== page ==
All four parties–the rower, physical therapist, strength coach, and rowing coach–need to be on the same page as the rower returns to specific rowing training and performance. The rowing physical therapist can help inform the rower and strength coach on specific things to continue strengthening after concluding active rehab. The strength coach, rowing coach, and rower need to know how much training volume and intensity the rower can handle, any modifications that we need to make in training, and have a plan for gradual progression in volume, load, frequency, and specificity of strength and rowing training. Many athletes become re-injured due to an excessively rapid progression from a period of reduced training. The injury may have healed, but too much stress applied too quickly will re-injure it again or cause something else to be injured.

Read More: Rowing Return-to-Train Considerations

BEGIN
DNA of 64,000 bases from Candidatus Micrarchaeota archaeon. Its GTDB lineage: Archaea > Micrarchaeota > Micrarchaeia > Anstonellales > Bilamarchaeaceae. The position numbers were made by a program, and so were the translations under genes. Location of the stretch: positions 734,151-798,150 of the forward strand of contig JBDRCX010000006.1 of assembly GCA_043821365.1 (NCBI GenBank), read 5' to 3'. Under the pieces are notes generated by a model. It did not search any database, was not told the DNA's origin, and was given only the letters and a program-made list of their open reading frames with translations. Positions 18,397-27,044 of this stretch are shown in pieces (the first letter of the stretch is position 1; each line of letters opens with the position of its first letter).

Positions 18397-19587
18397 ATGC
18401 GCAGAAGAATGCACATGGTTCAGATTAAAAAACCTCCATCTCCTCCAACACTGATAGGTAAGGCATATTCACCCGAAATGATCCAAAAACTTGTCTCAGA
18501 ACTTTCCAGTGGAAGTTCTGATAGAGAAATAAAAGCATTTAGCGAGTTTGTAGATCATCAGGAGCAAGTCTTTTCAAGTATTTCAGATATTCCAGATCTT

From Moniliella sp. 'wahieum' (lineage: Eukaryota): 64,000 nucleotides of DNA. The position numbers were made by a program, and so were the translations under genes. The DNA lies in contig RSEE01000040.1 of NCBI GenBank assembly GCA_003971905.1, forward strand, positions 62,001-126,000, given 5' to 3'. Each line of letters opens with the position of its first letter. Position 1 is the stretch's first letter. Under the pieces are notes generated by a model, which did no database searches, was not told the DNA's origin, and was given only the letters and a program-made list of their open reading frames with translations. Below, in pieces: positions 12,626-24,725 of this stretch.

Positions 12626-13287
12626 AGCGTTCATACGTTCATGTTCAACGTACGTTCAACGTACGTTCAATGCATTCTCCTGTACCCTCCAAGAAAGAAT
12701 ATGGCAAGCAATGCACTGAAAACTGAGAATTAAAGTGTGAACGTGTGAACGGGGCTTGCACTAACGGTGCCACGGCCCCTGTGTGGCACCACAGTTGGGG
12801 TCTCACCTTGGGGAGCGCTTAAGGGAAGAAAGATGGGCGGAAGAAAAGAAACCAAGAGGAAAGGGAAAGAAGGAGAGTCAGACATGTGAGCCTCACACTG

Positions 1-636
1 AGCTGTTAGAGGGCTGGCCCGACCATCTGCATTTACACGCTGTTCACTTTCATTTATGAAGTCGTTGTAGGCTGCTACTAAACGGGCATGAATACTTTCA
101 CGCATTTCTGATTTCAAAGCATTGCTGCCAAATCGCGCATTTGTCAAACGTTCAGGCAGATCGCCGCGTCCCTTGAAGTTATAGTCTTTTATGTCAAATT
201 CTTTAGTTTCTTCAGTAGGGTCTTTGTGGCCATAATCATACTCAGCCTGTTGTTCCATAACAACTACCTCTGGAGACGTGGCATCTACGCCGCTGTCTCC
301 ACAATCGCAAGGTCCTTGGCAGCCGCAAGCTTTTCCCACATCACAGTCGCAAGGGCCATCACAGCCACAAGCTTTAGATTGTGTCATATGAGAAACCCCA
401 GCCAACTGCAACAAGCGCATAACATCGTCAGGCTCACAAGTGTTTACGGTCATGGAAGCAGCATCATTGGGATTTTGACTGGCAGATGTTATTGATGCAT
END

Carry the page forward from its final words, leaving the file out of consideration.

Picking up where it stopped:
Some rowers may never return to exactly the kind of strength or rowing training that they did before the injury. For example, I will not use strength training exercises that put compressive load on the ribcage of rowers who have experienced a rib stress injury, such as chest-supported rows, barbell bench pressing, and of course, the dreaded bench pull. The risk of reinjury is too great, so we will find other exercises to strengthen these areas. In rowing training, I prefer that rowers with low back pain or rib stress injuries avoid prolonged erging (20+ minutes continuous), opt for dynamic ergs (or slides) instead of fixed ergs whenever possible, and do not use added-resistance rowing or erging training methods like high drag, cans or boatweights, and rowing eights by pairs. It’s important that the medical staff, coaching staff, and rower are all informed on injury mechanisms, specific risks, and training strategies to reduce risk of reinjury. The rower may also have some long-term maintenance exercises that will always be a part of their training to reduce risk of reinjury. A great rowing physical therapist is crucial to informing the training approach as an athlete returns from injury.